5-Minute Introduction to PostgreSQL Performance

PostgreSQL ships with a basic configuration tuned for wide compatibility rather than performance. Odds are good the default parameters are very undersized for your system. Rather than get dragged into the details of everything you should eventually know, here we're going to sprint through a simplified view of the basics, with a look at the most common performance-related things people new to PostgreSQL aren't aware of. For a really quick read, just skim the bolded lines in each section and follow those guidelines.

The main database server parameters are held in a file named postgresql.conf. You will need to edit this file and restart your server for changes to be effective. Note that performance may actually drop for a short period after doing this, because you'll lose information that is cached in memory in the restart.

Use a current version

The earliest version of PostgreSQL that has good performance on current hardware is 8.1; the current 8.2 is even better (and you should be running 8.2.4, earlier 8.2 releases had some quirks you're better off avoiding). If you're running an earlier PostgreSQL version than 8.1, you should upgrade. There are many performance issues you can run into that are unresolvable with earlier versions. The guidelines of the next section aren't appropriate if you're running an old release.

Set shared_buffers and effective_cache_size based on total memory

The shared_buffers configuration parameter determines how much memory is dedicated to PostgreSQL use for caching data. A reasonable starting value for shared_buffers is 1/4 of the memory in your system. It's likely you will have to increase the amount of memory your operating system allows you to allocate at once to set the value this high; see Managing Kernel Resources for details. Note that on Windows, large values for shared_buffers aren't as effective, and you may find better results keeping it relatively low and using the OS cache more instead.

effective_cache_size should be set to how much memory is leftover for disk caching after taking into account what's used by the operating system, dedicated PostgreSQL memory, and other applications. If it's set too low, indexes may not be used for executing queries the way you'd expect. Setting effective_cache_size to 1/2 of total memory would be a normal conservative setting. You might find a better estimate by looking at your operating system's statistics. On UNIX-like systems, add the free+cached numbers from free or top. On Windows see the "System Cache" in the Windows Task Manager's Performance tab. Note that you should add whatever value you set to shared_buffers to this total--the query planner uses estimated_cache_size as-is, without also adding that value for you.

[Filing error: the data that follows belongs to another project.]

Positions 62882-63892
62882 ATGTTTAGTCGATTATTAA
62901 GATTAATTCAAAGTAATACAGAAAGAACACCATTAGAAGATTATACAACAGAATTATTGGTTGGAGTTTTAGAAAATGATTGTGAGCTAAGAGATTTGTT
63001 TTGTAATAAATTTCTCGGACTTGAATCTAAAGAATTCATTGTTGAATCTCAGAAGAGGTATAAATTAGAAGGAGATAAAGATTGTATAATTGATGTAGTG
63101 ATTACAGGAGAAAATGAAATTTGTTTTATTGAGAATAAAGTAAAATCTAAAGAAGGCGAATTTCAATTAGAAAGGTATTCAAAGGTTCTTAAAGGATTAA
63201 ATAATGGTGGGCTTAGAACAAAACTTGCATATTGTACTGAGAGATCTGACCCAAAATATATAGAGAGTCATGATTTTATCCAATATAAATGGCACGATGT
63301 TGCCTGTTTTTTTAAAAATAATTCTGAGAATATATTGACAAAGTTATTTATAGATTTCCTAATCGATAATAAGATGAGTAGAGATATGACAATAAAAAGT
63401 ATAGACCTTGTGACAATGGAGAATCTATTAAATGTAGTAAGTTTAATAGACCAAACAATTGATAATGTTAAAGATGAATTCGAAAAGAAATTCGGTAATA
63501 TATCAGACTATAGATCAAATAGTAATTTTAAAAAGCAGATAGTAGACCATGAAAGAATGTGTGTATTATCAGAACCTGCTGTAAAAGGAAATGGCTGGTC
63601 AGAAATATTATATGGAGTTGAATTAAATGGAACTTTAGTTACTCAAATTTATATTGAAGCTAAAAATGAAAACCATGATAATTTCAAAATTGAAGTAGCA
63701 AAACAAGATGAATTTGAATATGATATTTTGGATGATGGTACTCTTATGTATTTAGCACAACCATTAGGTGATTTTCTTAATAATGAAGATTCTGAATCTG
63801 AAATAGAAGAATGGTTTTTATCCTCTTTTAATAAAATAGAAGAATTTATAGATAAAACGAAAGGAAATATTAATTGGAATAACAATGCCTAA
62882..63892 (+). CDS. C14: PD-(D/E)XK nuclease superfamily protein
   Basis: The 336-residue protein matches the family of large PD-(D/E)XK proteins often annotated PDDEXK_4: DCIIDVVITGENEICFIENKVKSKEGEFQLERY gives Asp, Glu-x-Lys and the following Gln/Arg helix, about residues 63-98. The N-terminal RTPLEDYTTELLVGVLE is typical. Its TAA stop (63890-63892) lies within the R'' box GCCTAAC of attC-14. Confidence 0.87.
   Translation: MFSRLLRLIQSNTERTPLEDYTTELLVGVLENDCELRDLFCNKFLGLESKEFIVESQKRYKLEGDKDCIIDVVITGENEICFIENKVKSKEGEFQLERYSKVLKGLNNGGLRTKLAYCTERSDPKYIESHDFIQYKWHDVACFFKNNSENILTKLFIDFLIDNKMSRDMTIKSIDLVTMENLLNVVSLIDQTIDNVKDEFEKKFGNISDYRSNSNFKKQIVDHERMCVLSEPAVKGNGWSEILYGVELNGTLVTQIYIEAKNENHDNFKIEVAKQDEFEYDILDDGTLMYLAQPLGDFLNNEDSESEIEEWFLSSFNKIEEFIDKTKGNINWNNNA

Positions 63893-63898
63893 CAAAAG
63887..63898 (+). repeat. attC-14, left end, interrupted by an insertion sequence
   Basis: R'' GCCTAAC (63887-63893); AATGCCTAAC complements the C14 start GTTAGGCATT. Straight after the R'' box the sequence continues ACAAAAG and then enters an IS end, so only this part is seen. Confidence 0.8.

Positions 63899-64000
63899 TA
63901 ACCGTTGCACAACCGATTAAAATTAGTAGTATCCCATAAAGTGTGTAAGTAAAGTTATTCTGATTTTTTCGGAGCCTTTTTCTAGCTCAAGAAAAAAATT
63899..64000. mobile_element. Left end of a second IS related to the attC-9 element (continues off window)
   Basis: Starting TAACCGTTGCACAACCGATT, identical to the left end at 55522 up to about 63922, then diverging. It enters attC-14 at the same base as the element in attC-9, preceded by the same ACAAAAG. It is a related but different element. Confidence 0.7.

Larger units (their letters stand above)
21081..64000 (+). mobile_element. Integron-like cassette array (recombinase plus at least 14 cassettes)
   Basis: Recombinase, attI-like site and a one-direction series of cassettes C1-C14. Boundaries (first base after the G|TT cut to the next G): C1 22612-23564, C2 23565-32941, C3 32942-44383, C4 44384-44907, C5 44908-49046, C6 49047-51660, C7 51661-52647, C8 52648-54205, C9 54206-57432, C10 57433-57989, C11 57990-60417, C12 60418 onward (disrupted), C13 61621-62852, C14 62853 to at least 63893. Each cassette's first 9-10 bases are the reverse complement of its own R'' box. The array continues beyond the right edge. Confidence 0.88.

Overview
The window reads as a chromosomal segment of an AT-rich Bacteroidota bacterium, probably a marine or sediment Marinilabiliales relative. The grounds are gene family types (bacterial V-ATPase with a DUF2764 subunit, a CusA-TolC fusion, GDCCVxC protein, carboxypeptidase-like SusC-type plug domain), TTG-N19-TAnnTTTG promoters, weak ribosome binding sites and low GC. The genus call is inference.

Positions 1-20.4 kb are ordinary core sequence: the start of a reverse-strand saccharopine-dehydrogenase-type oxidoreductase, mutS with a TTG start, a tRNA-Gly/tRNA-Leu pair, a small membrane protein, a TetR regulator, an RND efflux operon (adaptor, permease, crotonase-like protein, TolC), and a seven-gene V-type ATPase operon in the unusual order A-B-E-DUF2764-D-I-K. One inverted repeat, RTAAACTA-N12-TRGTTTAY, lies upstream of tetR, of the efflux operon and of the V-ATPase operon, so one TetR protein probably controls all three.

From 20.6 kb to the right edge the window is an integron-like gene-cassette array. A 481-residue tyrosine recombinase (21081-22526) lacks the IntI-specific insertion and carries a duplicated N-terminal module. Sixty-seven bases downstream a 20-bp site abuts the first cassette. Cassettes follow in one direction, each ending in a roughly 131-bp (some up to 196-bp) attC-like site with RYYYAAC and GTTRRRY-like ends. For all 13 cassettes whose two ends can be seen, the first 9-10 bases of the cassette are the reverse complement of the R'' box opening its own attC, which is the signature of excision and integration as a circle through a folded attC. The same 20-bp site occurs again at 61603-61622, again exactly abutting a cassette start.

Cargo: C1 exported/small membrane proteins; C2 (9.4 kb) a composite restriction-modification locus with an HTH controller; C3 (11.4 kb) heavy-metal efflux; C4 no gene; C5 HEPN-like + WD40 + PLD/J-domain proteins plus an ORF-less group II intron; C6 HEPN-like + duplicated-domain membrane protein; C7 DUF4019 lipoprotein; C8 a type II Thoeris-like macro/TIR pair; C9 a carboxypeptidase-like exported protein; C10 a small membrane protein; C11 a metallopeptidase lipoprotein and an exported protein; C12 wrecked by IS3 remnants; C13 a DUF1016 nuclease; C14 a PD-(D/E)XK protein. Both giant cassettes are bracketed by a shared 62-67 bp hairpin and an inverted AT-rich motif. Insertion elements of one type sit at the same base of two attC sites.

ANALYZE your database

PostgreSQL keeps statistics about your database tables that allow it to correctly execute queries. If these statistics are out of date, you will not get good performance. You can update the stats using the ANALYZE command. To do that and clean out unused data, execute the VACCUM ANALYZE command in order to force a statistics update and table cleanup. This is particularly important if you've just loaded or modified a large amount of data. You should look into automatically vacuuming your tables if you're not already, which will also keep the statistics current.

EXPLAIN ANALYZE your slow statements

If you have a specific statement you're executing that is taking longer than expected, the best way to figure out why it's not running faster to look at what it's doing. Run EXPLAIN ANALYZE to get a report of why a statement is taking a long time to execute. This may lead you to adjusting other server parameters; for example, if you notice that a sort operation is taking a long time, you might need to increase the work_mem parameter in your postgresql.conf. Note that work_mem is set on a per-client connection basis, so you need to multiply the value by the concurrent sessions to get a total memory figure. You can use increase the value just for one session that runs a larger query than most by using a command like set work_mem = '1GB'; (that's the 8.2 syntax; you'll have to manually specify a value in 8.1 instead).

That ends your 5 minutes. Here's where you might go next. The main issue with most of these documents is that they're a bit old at this point. They address earlier versions of PostgreSQL that work a bit differently than the current ones, and some of the specfic recommendations for parameters are quite undersized for modern equipment. The biggest difference is that it used to be impractical to use large values for shared_buffers; with 8.1 and later it's fine.

Also, you can't ignore the huge volume of information in the PostgreSQL Documentation. Its strength is also its weakness: there's a lot of stuff in there to sort through.
Copyright 2007 Gregory Smith. Last update 01/29/2010.